Mark 5 is filled with stories of unimaginable chaos. 

Consider the demon-possessed man in verses 1-20.  Look at life from his perspective, and try to get a sense of what it felt like to be tormented by a legion of demons.  The inner rage must have been overwhelming for this man, who was cutting himself and crying out day and night (v. 5). Consider the degree of loneliness and resentment you would feel after being abandoned by those closest to you — your family that had determined your life was hopelessly out of control.  Who knows how long it had been since this man had a meal or an embrace from anyone who cared!

Consider the man in verses 21-24.  He was a leader in the community with a reputation of being deeply religious, yet his daughter lie at the point of death.  Imagine  the sheer agony of a parent facing the real possibility of burying his child. 

Consider the woman in verses 25-28.  She had suffered with an infirmity for twelve years and had been told by doctors her condition was incurable.  Mark does not mention her husband or family, so we may assume she was trying to deal with all this by herself.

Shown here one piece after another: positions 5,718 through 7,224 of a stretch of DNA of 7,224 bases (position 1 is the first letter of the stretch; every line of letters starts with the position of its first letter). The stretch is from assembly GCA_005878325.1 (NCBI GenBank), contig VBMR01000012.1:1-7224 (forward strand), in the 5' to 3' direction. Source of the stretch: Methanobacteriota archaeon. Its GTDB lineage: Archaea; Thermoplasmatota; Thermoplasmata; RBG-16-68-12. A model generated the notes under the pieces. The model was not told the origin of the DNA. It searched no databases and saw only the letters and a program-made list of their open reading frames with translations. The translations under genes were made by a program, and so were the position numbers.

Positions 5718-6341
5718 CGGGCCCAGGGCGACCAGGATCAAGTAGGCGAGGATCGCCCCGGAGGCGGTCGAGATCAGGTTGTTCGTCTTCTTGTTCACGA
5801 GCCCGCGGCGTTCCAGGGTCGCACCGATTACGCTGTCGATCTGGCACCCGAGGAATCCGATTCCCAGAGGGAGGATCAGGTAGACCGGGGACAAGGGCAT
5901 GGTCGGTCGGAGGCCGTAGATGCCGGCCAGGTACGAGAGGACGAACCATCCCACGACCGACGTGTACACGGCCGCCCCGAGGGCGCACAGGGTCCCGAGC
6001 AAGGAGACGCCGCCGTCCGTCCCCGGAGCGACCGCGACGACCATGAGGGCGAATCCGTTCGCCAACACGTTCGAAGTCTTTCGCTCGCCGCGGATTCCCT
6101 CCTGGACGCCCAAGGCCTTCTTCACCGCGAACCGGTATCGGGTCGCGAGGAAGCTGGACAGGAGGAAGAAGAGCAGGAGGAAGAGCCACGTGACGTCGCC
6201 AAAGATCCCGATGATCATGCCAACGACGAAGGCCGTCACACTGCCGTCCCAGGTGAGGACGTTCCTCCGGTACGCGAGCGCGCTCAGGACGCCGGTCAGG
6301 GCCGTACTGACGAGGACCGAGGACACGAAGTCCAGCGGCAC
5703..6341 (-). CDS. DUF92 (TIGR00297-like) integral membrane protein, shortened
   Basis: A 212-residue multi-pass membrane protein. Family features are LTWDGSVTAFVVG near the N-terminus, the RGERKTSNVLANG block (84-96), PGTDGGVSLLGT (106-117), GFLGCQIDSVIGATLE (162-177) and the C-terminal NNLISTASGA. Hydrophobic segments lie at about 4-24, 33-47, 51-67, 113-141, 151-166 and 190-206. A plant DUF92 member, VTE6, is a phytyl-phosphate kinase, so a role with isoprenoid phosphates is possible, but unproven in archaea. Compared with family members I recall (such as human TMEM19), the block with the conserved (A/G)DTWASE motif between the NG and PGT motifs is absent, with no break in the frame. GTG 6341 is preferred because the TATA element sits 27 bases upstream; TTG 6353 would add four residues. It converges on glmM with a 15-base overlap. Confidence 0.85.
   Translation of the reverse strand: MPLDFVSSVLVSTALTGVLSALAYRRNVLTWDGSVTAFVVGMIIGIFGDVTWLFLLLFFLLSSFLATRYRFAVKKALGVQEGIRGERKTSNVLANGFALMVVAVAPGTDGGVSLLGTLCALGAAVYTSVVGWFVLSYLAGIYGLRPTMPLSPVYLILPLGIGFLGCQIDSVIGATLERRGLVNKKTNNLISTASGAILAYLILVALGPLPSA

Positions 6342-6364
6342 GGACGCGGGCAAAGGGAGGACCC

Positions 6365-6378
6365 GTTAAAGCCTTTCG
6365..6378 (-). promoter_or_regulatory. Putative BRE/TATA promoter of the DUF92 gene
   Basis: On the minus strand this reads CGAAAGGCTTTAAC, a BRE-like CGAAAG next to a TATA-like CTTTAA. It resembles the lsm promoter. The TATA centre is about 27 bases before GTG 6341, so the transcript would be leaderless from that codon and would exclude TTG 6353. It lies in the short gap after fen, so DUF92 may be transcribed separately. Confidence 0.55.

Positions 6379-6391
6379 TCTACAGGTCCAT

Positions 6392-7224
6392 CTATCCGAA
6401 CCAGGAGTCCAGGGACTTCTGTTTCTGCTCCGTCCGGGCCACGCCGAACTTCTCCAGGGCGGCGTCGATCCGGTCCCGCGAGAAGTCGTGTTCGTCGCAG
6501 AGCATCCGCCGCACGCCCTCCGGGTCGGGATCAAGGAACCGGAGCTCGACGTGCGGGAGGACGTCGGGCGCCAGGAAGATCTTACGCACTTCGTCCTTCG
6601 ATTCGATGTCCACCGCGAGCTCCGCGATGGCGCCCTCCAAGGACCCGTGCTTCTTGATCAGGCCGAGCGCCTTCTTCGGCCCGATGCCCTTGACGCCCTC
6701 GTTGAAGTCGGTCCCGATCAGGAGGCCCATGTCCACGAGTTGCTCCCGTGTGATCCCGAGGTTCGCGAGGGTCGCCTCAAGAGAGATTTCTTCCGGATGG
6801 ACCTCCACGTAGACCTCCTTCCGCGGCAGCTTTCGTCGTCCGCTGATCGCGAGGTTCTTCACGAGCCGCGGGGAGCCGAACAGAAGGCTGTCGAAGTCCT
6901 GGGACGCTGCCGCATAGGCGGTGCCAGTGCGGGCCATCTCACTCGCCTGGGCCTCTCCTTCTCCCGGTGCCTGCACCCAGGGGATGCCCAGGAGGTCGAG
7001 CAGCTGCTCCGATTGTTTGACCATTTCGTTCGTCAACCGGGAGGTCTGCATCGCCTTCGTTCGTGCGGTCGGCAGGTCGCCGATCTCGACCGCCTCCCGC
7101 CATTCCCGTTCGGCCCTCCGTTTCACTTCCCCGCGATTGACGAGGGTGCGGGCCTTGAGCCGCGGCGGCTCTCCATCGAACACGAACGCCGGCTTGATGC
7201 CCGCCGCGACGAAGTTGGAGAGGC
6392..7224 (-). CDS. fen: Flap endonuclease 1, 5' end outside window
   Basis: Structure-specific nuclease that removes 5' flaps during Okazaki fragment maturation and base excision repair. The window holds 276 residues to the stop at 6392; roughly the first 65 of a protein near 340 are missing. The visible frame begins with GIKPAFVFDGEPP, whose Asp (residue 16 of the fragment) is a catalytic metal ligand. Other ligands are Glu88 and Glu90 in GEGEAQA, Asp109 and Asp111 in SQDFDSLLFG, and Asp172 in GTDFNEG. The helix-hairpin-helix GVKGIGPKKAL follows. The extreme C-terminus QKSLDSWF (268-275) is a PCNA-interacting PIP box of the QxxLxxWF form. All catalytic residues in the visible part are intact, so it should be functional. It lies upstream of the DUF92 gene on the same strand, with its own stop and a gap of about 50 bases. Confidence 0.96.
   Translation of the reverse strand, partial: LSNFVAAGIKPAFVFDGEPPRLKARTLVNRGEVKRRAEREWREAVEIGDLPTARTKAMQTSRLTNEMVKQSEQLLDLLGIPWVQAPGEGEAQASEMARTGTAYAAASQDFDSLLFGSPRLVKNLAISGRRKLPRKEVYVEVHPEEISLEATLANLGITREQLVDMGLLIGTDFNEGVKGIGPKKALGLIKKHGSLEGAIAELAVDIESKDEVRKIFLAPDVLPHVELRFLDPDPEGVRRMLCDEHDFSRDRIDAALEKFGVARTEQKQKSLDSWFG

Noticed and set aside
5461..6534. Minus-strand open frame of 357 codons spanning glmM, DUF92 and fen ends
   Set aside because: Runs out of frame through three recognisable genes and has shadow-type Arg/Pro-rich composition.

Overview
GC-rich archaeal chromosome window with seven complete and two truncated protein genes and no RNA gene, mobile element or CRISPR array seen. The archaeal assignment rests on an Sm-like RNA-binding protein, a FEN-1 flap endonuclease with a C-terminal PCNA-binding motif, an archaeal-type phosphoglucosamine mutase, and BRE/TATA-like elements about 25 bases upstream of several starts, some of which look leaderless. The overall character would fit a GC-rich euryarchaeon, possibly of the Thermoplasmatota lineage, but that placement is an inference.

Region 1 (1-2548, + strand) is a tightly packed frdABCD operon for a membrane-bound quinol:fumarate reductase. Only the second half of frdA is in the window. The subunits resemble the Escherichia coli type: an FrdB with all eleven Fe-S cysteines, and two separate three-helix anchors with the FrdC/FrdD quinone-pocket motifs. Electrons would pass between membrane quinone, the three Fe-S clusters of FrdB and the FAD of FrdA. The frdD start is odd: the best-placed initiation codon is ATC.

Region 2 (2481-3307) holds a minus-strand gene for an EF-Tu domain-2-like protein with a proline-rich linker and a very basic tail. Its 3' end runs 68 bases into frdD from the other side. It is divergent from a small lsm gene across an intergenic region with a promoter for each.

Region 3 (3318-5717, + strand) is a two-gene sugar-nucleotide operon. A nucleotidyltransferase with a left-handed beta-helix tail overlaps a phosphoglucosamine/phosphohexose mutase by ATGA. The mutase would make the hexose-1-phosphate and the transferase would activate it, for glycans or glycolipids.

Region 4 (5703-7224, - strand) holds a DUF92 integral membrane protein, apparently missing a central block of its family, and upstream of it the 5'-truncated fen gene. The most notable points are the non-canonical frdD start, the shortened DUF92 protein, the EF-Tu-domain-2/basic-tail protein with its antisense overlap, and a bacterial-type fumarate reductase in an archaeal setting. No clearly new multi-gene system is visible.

Now consider the role Jesus played in their lives.  Notice how He went out of His way to minister to the demoniac.  He sailed through the night in a small boat across the Sea of Galilee during such a severe storm that experienced sailors like Peter feared for their lives.  Notice when Jesus met the father of the sick girl and the woman with the issue of blood, He did not panic but calmly and confidently took care of their needs.  

My friend, we can rest assured the Lord will go to any means to minister to the hurting.

Let’s sing: “You may be down and feel like God has somehow forgotten that you are faced with circumstances you can’t get through.  But now it seems that there’s no way out and you’re going under; God’s proven time and time again He’ll take care of you.  And He’ll do it again, He’ll do it again.  If you’ll just take a look at where you are now and where you have been.  Hasn’t He always come through for you?  He’s the same now as then.  You may not know how, you may not know when, but He’ll do it again.”  (HE’LL DO IT AGAIN, by Shirley Caesar)